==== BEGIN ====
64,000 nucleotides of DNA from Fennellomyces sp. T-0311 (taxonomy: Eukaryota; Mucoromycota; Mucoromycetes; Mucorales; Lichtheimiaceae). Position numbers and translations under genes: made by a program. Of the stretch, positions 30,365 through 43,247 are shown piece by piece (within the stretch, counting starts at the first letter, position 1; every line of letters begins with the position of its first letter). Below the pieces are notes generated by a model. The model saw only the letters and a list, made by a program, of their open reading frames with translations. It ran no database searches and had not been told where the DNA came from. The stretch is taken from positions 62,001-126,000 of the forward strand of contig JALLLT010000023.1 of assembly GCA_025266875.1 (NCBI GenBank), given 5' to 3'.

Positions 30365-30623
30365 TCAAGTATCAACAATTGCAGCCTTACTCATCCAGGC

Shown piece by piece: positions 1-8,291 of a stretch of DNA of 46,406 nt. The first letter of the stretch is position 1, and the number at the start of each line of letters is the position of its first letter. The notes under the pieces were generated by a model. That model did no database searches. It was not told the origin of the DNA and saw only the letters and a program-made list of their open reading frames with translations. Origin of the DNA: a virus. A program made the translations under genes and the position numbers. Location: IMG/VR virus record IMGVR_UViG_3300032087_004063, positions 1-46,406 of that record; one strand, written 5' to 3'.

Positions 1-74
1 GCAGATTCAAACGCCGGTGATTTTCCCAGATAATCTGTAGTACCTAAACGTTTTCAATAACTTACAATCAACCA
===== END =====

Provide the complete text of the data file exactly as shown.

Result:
64,000 nucleotides of DNA from Fennellomyces sp. T-0311 (taxonomy: Eukaryota; Mucoromycota; Mucoromycetes; Mucorales; Lichtheimiaceae). Position numbers and translations under genes: made by a program. Of the stretch, positions 30,365 through 43,247 are shown piece by piece (within the stretch, counting starts at the first letter, position 1; every line of letters begins with the position of its first letter). Below the pieces are notes generated by a model. The model saw only the letters and a list, made by a program, of their open reading frames with translations. It ran no database searches and had not been told where the DNA came from. The stretch is taken from positions 62,001-126,000 of the forward strand of contig JALLLT010000023.1 of assembly GCA_025266875.1 (NCBI GenBank), given 5' to 3'.

Positions 30365-30623
30365 TCAAGTATCAACAATTGCAGCCTTACTCATCCAGGC

Shown piece by piece: positions 1-8,291 of a stretch of DNA of 46,406 nt. The first letter of the stretch is position 1, and the number at the start of each line of letters is the position of its first letter. The notes under the pieces were generated by a model. That model did no database searches. It was not told the origin of the DNA and saw only the letters and a program-made list of their open reading frames with translations. Origin of the DNA: a virus. A program made the translations under genes and the position numbers. Location: IMG/VR virus record IMGVR_UViG_3300032087_004063, positions 1-46,406 of that record; one strand, written 5' to 3'.

Positions 1-74
1 GCAGATTCAAACGCCGGTGATTTTCCCAGATAATCTGTAGTACCTAAACGTTTTCAATAACTTACAATCAACCA